Corn Development and Dry Down in the Far-Northern Corn Belt | Pioneer Seeds

Corn Development and Dry Down in the Far-Northern Corn Belt

Background and Objectives


  • Corn development and dry down rates in the far-northern Corn Belt are often predicted using information from the central Corn Belt, since little information is available for this region. As a result, inaccurate predictions are common due to differences in growing environments and hybrid comparative relative maturity (CRM) between regions.
  • The objectives of this study were to evaluate corn development and dry down rates across several growing environments in the far-northern Corn Belt and determine whether this was influenced by hybrid CRM.

Study Description


  • Field trials were conducted in northwestern Minnesota and eastern North Dakota at six to eight locations per year from 2015 to 2017.
  • Two to six Pioneer® brand corn hybrids of differing maturity (73-87 CRM) were evaluated in each trial, with three replications per locations.
  • Data were collected 10 to 15 times per location from corn emergence until harvest. Corn developmental stage, location of the kernel milk line, and grain moisture content were recorded. Site-specific weather data were used to calculate growing degree units (GDUs) at 86/50 ºF maximum/minimum thresholds.
Chart showing the relationship between corn vegetative (V) stage and cumulative GDUs from planting for 73- to 87-CRM hybrids.

Figure 1. Relationship between corn vegetative (V) stage and cumulative GDUs from planting for 73- to 87-CRM hybrids, across hybrids, locations, and years (2015–2017).

Results


  • There was a linear relationship between cumulative GDUs from planting and corn vegetative stage (Figure 1), and this was consistent among hybrids and years. On average, 59 GDUs were required to advance each vegetative stage during the VE to V18 stages.
  • The 2011 Iowa State University Extension publication titled “Corn Growth and Development” reports that 108- to 112-CRM hybrids grown in central Iowa require 84 GDUs to advance one vegetative stage during the VE to V10 stages, and 56 GDUs to advance one vegetative stage beyond the V10 stage.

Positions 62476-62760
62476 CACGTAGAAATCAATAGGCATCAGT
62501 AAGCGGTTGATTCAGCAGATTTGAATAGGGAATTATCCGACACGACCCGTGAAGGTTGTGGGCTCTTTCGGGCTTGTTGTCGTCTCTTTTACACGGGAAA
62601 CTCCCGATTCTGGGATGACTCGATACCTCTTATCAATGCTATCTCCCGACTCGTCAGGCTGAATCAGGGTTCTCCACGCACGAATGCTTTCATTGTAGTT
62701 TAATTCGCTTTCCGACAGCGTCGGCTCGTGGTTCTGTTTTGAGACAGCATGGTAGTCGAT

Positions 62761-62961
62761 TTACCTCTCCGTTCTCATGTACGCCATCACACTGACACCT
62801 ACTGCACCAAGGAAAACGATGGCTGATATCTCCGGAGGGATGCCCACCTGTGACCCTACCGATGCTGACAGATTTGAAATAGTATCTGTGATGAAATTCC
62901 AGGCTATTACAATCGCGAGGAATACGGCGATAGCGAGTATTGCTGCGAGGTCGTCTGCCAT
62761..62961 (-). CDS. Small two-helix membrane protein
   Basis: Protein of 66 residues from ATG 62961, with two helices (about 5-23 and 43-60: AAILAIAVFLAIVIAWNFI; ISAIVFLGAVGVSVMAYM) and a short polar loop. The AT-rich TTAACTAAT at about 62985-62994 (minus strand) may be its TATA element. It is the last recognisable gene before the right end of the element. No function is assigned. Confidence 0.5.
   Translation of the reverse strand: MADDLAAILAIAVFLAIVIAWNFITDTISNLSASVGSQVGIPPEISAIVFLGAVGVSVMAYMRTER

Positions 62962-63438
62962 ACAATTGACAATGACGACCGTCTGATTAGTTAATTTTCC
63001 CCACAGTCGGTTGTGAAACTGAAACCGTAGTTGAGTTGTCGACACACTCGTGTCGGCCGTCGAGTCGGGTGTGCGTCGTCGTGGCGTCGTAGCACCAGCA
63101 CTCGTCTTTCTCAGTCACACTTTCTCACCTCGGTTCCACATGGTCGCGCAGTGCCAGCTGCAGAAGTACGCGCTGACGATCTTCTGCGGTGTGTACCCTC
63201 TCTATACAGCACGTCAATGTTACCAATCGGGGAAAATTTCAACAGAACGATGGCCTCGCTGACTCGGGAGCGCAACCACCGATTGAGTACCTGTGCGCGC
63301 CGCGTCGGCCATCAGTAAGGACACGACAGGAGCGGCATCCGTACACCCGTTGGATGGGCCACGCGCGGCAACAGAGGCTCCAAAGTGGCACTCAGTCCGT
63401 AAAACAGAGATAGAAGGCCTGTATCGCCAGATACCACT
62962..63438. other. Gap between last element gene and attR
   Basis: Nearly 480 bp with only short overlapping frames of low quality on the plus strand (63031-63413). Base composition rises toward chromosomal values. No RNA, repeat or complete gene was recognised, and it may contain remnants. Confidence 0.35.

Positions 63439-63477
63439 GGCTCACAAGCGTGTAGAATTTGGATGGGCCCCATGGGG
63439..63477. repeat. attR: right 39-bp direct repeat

• These GDU requirements of 108- to 112-CRM hybrids are similar to those of the 73- to 87-CRM hybrids in this study after the V10 stage, but are greater than those in this study during earlier growth stages (Table 1).
  • Assuming daily high/low air temperatures of 80/55 ºF, the greater GDU requirements of 108- to 112-CRM hybrids are equivalent to an additional 1.4 days per vegetative stage during the VE to V10 growth period or 14 days total.
  • There was a linear relationship between cumulative GDUs from planting and progression of the kernel milk line from the crown (Figure 2), which varied by year but did not differ significantly among hybrids. On average, kernel milk line progressed downward by 1% per 4.5, 3.5, and 3.8 GDUs in 2015, 2016, and 2017, respectively.
Chart showing the relationship between corn vegetative (V) stage and cumulative GDUs from planting for 73- to 87-CRM hybrids.

Figure 2. Relationship between kernel milk line location and cumulative GDUs from planting for 73- to 87-CRM hybrids in 2015, 2016, and 2017, across hybrids and locations.

Table 1. Relationship between cumulative GDUs from planting and corn vegetative (V) stage reported for 108- to 112-CRM hybrids in the 2011 Iowa State University Extension publication “Corn Growth and Development” compared with that for 73- to 87-CRM hybrids in this study.